They are the “know-it-all” nurses who know everything, and everyone else is stupid or “special.” The list goes on and on. The situations and circumstances, unfortunately, are endless. And in the land of nurses being loving, caring. saving lives and being unselfish in all that they do, there is a percentage nationwide, universally that is destroying the core of what good nursing is all about.

What is the make-up of a bully?

Someone who may have low self-esteem, that it subconsciously makes them feel better to tear someone else down.

Someone who has narcissistic tendencies. They consider themselves infallible, above all others, including physicians.

Someone who has lived in a home environment and has learned to mimic negativities such as harassment, shunning, ignoring, and laughing at others.

This behavior affects the entire unit. It reduces morale, and the chain of comradery is broken.

60 to 80 percent of nurses nationwide have reported that at some time in their nursing career, they have been bullied. Many leave that workplace; some nurses leave their profession.

Nurses that are victims become detached; they second-guess their skills; they become depressed and withdrawn.

Who can help?

Besides confronting that person, management would be the next in command. If management is ineffective, human resources would be next. But there is always a fear of retaliation.

Some institutions have zero tolerance. This behavior is not accepted. The EAP (employee assistance program) is recommended for the victim and for the bully. EAP is a counseling service offered by many hospitals to their employees. A probation period may be recommended for the bully.

Hospitals that implemented zero tolerance, have seen a 50 percent change in the climate of the unit, for the better.

If more institutions would implement zero tolerance, we could all get back to caring and practicing what we love. And that is nursing.

Let’s put a flashlight on the bullies. Make this end. Turn your units around, nationwide and get back to empowering each other, educating each other, coming together and learning from each other and helping one another with physical tasks, and emotional tasks. We are only good if we work together. For the sake of the unit, the nurses, the physicians, the technicians and most important: for the sake of the patients. Let’s come together and make nursing the greatest profession nationwide.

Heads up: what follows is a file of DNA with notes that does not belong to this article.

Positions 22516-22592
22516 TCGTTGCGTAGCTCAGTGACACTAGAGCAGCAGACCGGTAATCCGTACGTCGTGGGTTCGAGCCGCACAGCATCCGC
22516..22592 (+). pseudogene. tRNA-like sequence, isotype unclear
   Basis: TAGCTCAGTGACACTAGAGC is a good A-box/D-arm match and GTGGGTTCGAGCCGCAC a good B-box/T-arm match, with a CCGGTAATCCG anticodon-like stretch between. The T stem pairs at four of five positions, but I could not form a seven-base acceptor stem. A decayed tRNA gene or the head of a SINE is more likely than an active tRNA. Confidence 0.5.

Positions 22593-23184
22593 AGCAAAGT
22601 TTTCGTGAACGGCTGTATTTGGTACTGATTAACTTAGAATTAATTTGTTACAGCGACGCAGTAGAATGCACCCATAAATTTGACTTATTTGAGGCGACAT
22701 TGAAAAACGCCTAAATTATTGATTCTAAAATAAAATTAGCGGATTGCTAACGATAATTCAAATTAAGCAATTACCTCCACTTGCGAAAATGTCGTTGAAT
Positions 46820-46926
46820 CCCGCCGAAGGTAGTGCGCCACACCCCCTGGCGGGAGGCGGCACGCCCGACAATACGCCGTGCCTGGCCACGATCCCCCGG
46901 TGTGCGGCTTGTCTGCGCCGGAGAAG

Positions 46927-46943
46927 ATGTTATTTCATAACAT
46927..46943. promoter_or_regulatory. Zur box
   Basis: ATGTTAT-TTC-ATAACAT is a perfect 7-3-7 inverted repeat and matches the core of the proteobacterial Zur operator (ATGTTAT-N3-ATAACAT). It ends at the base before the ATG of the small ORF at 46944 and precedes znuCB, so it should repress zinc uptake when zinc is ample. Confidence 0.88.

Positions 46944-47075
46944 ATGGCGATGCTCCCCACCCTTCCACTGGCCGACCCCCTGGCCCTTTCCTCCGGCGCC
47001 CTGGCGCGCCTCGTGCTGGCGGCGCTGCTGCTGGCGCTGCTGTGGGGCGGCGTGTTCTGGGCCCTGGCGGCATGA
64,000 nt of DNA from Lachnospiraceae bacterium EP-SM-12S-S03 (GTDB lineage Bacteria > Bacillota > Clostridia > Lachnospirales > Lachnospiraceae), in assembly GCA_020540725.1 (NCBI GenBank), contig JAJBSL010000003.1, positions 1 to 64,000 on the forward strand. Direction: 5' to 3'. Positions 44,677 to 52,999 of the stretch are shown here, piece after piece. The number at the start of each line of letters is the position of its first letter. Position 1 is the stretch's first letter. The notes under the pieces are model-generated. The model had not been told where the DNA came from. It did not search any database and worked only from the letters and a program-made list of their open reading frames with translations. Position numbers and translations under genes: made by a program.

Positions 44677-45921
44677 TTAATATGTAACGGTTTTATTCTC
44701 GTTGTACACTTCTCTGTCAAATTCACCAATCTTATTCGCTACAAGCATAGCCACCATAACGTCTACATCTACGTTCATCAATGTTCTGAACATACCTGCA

Educate, teamwork, empower: That’s what makes a good nursing unit.

On behalf of the majority of positive nurses, managers, physicians, EMTs paramedics and technicians, I salute you all for relentlessly doing some of the hardest tasks a job could have. This medical profession is emotionally and physically challenging. We have to constantly stay updated on medical terminology and protocols. Every day, every minute is a new challenge. Saving lives is not an easy job. All due respect for these medical professionals.

Let’s stamp out bullying forever and go back to what we know and love.

Let’s work together. And come up with some solutions!

Empower, engage, educate, and work together as a team.

We. Are. Nurses.

A miracle in the intensive care unit

Originally published on KevinMD

She fit into the palm of his hand. That long nine months. Waiting desperately for that baby they thought they could never have.

Jeff, football player from his high school days, met the love of his life, Bridget, at the school party. She was smart and beautiful; Jeff was big and burley, but as kind and gentle as a kitten. They hung out through their college days.. And finally said their “I do’s.”

Within a few years, they tried and tried to have a baby. Year after year, MD after MD. And finally, Bridget was pregnant.

Her water ruptured, a little too early, and Jeff drove her frantically to the hospital. Two months too early, little Samatha was born. Fragile and delicate, 3.5 pounds. And they had to rush her to the neonatal ICU. Jeff stared at this small creature they had made together.

As he held her in his hand, her tiny fingers grasped his finger. And they were smitten with each other. This little girl would be his baby princess. He would do anything forever to make this baby Sam happy. She was so tiny, everything was delayed, her speech, her fine motor skills, her walking. But with great love and diligence, Jeff and Bridget finally got to see baby Sam lift herself off the floor and started slowly hobbling over to her mom and dad. Those first steps were a triumph. Baby steps. They were so grateful for those baby steps.

Jeff was a hard worker and a good provider for his family. Almost to perfection. After he received his law degree, he went to work and rarely knew what a weekend was. But they always had a family vacation, and he taught his little princess how to canoe, ride a bike, climb a mountain, go camping, toast marshmallows on an open fire, shoot a basketball and attend those very special father-daughter dances at the elementary school.

Sam was so proud of her dad; she wanted to be just like him. And so off to college she went, to obtain that law degree, just like Dad.